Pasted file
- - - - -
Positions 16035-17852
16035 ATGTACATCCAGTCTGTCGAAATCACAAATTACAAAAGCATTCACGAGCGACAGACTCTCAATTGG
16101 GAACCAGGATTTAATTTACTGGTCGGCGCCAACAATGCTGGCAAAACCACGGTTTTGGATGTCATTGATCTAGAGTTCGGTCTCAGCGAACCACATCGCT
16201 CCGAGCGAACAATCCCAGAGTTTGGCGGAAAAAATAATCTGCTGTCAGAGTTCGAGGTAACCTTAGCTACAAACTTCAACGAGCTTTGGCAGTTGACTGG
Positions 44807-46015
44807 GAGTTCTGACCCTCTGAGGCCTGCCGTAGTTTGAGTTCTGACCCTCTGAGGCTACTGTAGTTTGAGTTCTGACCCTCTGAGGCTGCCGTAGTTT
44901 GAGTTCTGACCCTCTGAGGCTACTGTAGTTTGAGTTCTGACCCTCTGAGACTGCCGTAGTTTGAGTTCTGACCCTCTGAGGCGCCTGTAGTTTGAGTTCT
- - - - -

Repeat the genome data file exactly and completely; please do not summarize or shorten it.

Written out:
Positions 16035-17852
16035 ATGTACATCCAGTCTGTCGAAATCACAAATTACAAAAGCATTCACGAGCGACAGACTCTCAATTGG
16101 GAACCAGGATTTAATTTACTGGTCGGCGCCAACAATGCTGGCAAAACCACGGTTTTGGATGTCATTGATCTAGAGTTCGGTCTCAGCGAACCACATCGCT
16201 CCGAGCGAACAATCCCAGAGTTTGGCGGAAAAAATAATCTGCTGTCAGAGTTCGAGGTAACCTTAGCTACAAACTTCAACGAGCTTTGGCAGTTGACTGG
Positions 44807-46015
44807 GAGTTCTGACCCTCTGAGGCCTGCCGTAGTTTGAGTTCTGACCCTCTGAGGCTACTGTAGTTTGAGTTCTGACCCTCTGAGGCTGCCGTAGTTT
44901 GAGTTCTGACCCTCTGAGGCTACTGTAGTTTGAGTTCTGACCCTCTGAGACTGCCGTAGTTTGAGTTCTGACCCTCTGAGGCGCCTGTAGTTTGAGTTCT